Cast Iron

Paella Risotto: Saffron Tomato Risotto with Chorizo and Seafood

December 19, 2015
Author Notes

This recipe comes from my dual love for creamy risotto and the tomato, wine and saffron notes of paella with chorizo and seafood.(Paella traditionally calls for an entirely different rice than risotto. If you serve this to a Spaniard, call it Risotto; otherwise, they might be horrified!)
The last step- getting the bottom crunchy- is optional, but oh so worth it! (There is also a Persian rice dish famous for the same quality.) —LE BEC FIN

  • Serves 4-6
Ingredients
  • Unsalted butter and/or olive oil
  • 1/2 cup Shallot or Onion, finely chopped
  • 3 minced garlic cloves
  • 1 1/2 cup uncooked Arborio or Carnaroli rice
  • 1/2 cup Dry White wine
  • Pinch of red pepper flakes
  • Optional- 1 teaspoon Pimenton dulce (sweet smoked Spanish paprika)***
  • 8 ounces Chorizo- fresh Portuguese, chopped and sauted til cooked through, ( fat reserved for future use )
  • or
  • dry cured Spanish Chorizo ,chopped and sauted in lightly oiled pan til hot
  • 8 ounces fresh or defrosted Minced clams, strained and chopped smaller (reserve juices) orsmall, fresh shucked clams, juices strained and reserved
  • 8 ounces Sea scallops, dried and seared on each side over high heat in oiled pan, then halved or quartered*
  • 1 cup Canned plum tomatoes, roughly chopped and strained (reserve juices)
  • Optional: 4ounces fresh or frozen okra, cut in 1/2 inch pieces
  • 1-2 cups Robust chicken stock, unsalted
  • 2 pinches Saffron threads
  • 4 cups Bottled or fresh clam juice(if fresh, sieve it through fine strainer)
  • Kosher Salt (may not need if clam juice is salty)
  • Fresh coarsely ground Black Pepper
  • Fresh lemon juice
In This Recipe
Directions
  1. Warm 1 cup chicken stock and add saffron; let sit 15 minutes, covered, to infuse. Add clam juice, bring to low simmer, and cover. (Reserve 2nd cup chicken stock in case needed later.)
  2. Meanwhile over medium high heat, saute onion in a little butter or oil til translucent, then saute garlic. Add rice to coat with oil/butter and toast over medium heat for a few minutes. Add wine and cook down to dry. Add red pepper flakes and pimenton. Mix in chorizo through tomatoes (and optional okra).
  3. Begin adding stock in 1/2 cups, stirring well after each addition, til near dry.(Liquid amounts can vary with many factors; you may need less or more stock.) When you have added 4 cups liquid, taste the rice. If it needs more liquid, continue adding stock until rice is fully cooked and it has a slight al dente but creamy quality. Turn off the heat and transfer rice to an oil-sprayed metal serving pan(cocotte or cast iron or paella pan) that has heated over medium heat.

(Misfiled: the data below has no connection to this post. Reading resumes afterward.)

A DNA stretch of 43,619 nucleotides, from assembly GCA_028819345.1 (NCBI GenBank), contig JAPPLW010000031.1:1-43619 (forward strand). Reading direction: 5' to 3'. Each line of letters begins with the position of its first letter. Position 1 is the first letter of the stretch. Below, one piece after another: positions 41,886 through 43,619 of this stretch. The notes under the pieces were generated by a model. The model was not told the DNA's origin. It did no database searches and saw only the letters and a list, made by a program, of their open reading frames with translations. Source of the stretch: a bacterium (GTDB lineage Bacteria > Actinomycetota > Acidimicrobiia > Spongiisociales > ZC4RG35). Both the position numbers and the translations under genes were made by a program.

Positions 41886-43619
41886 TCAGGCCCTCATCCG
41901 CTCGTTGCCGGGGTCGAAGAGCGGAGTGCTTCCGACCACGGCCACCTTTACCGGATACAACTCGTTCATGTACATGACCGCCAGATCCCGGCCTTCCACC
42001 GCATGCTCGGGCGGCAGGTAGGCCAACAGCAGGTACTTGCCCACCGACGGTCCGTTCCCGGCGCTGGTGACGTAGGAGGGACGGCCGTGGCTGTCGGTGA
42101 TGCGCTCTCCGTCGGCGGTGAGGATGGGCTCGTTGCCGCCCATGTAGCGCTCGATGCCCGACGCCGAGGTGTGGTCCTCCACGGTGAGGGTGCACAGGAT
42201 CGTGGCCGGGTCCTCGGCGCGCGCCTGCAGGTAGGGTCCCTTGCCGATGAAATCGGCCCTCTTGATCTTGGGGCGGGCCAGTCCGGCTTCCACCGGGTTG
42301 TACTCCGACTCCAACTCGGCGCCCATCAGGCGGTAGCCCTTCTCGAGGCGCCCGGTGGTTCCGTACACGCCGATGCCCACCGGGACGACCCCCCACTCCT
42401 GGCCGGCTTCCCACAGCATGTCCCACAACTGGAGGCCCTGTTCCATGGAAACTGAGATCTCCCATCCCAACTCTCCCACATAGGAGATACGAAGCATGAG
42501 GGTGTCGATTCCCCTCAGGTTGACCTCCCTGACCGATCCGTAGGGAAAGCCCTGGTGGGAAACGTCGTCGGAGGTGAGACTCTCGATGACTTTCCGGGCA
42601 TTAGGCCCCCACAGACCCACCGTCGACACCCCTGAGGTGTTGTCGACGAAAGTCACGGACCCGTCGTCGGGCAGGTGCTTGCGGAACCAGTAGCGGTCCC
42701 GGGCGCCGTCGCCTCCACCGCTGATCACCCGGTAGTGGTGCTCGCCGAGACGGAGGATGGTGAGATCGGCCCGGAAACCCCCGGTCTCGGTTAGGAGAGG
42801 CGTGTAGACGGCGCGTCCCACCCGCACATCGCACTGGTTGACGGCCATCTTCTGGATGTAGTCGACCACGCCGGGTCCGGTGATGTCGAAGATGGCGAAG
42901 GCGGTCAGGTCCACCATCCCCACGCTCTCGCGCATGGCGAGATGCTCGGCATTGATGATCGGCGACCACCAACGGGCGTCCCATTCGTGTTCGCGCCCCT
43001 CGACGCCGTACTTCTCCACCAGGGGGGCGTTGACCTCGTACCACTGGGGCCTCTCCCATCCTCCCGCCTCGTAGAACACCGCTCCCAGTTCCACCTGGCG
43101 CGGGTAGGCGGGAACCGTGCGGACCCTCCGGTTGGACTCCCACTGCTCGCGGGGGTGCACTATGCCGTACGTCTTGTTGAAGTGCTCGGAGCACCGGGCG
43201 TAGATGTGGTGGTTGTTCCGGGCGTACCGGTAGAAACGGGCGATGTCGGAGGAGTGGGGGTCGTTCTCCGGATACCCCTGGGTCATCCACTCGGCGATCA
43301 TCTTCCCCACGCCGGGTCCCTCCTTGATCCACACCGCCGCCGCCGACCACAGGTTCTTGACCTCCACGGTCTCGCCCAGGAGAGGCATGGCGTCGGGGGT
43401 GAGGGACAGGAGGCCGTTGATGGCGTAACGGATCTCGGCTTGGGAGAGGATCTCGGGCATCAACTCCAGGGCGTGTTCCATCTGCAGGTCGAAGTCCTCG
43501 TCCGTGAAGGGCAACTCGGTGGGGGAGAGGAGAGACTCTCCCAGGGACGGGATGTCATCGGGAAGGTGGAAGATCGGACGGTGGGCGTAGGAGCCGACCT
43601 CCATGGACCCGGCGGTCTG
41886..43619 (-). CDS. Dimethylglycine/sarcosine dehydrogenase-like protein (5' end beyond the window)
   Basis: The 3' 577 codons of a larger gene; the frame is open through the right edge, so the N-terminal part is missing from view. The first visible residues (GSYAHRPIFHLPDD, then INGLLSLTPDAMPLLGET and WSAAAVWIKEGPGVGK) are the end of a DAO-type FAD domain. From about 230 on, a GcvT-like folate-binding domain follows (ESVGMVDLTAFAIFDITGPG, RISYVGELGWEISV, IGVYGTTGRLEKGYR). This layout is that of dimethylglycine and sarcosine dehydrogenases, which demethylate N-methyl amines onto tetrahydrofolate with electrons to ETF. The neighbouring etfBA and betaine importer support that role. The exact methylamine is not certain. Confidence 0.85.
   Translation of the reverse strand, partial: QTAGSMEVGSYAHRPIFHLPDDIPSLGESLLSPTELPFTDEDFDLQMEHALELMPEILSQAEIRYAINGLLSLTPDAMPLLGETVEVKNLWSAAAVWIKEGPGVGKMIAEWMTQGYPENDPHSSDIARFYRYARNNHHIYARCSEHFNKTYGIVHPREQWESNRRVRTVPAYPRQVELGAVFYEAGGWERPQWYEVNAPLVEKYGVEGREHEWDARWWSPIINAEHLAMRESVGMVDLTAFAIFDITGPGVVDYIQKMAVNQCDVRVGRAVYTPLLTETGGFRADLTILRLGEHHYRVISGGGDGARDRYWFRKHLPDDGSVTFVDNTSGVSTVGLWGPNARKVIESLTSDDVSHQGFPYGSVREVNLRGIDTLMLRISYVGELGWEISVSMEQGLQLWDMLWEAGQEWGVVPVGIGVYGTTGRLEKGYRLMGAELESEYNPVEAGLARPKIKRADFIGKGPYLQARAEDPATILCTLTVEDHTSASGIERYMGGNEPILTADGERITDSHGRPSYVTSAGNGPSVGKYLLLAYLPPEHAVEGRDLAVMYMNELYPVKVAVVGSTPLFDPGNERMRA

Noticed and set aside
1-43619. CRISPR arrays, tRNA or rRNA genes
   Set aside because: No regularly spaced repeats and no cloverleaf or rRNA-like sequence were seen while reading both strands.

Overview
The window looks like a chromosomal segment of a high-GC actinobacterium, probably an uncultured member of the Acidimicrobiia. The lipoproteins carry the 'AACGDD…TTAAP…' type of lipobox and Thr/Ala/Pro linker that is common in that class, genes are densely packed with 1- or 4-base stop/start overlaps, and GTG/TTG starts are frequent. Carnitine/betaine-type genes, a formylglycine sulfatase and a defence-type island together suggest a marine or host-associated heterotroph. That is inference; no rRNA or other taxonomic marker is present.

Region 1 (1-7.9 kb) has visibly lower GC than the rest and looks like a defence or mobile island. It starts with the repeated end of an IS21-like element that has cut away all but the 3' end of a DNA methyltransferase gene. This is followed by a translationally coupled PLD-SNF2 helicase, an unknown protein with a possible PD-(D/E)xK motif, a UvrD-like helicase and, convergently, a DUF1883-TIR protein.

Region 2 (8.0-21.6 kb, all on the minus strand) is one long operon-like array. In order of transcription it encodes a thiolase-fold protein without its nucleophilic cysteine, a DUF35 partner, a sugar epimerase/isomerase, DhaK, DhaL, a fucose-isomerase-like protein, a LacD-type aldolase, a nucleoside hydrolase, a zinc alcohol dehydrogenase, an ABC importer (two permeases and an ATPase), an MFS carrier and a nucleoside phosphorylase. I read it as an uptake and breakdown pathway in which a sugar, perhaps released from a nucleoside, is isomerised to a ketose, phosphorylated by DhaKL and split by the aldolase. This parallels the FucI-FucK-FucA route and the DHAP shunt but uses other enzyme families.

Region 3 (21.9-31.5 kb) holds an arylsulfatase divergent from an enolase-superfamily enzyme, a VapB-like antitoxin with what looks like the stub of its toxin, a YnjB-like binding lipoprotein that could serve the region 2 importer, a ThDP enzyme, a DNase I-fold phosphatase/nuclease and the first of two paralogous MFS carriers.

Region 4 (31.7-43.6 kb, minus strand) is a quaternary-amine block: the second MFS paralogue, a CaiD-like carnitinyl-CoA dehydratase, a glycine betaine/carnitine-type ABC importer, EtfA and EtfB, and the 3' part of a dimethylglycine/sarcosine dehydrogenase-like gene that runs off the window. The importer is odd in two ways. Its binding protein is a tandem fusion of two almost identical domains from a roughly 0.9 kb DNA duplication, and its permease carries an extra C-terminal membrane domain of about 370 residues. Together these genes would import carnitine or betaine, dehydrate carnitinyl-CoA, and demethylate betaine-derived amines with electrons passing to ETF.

4. Optional finishing step: Press rice down in pan and raise the heat under it to medium high for ~ 10 minutes til bottom browns/gets crunchy. (Use a pancake spatula to check, and try not to burn it!) Spritz with fresh lemon juice and serve family- style at table.
  5. * or peeled uncooked shrimp
  6. ** Do not use Mexican chorizo. For an Italian version of this dish, substitute Sweet Italian Fennel Sausage, sliced and sauteed, add some sauteed chopped fennel or sauteed fennel seed, and omit the Pimenton and lemon. Add optional grated Parmesan to taste.
  7. *** store your Pimenton in the frig or freezer to keep out moths

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I am always on the lookout for innovative recipes, which is why I am just ga-ga over my recently- discovered Food52 with its amazingly innovative and talented contributors. My particular eating passions are Japanese, Indian, Mexican; with Italian and French following close behind. Turkish/Arabic/Mediterranean cuisines are my latest culinary fascination. My desert island ABCs are actually 4 Cs: citrus, cumin, cilantro, and cardamom. I am also finally indulging in learning about food history; it gives me no end of delight to learn how and when globe artichokes came to the U.S., and how and when Jerusalem artichokes went from North America to Europe. And that the Americas enabled other cuisines to become glorious. I mean where would those countries be without: Corn, Tomatoes, Chiles,Peanuts, Dried Beans, Pecans, Jerusalem Artichokes??! While I am an omnivore, I am, perhaps more than anything, fascinated by the the world of carbohydrates, particularly the innovative diversity of uses for beans, lentils and grains in South Indian and other cuisines. Baking gives me much pleasure, and of all the things I wish would change in American food, it is that we would develop an appreciation for sweet foods that are not cloyingly sweet, and that contain more multigrains. (Wouldn't it be fantastic to have a country of great bakeries instead of the drek that we have in the U.S.?!) I am so excited by the level of sophistication that I see on Food52 and hope to contribute recipes that will inspire you like yours do me. I would like to ask a favor of all who do try a recipe of mine > Would you plse write me and tell me truthfully how it worked for you and/or how you think it would be better? I know many times we feel that we don't want to hurt someone's feelings, but. i really do want your honest feedback because it can only help me improve the recipe.Thanks so much.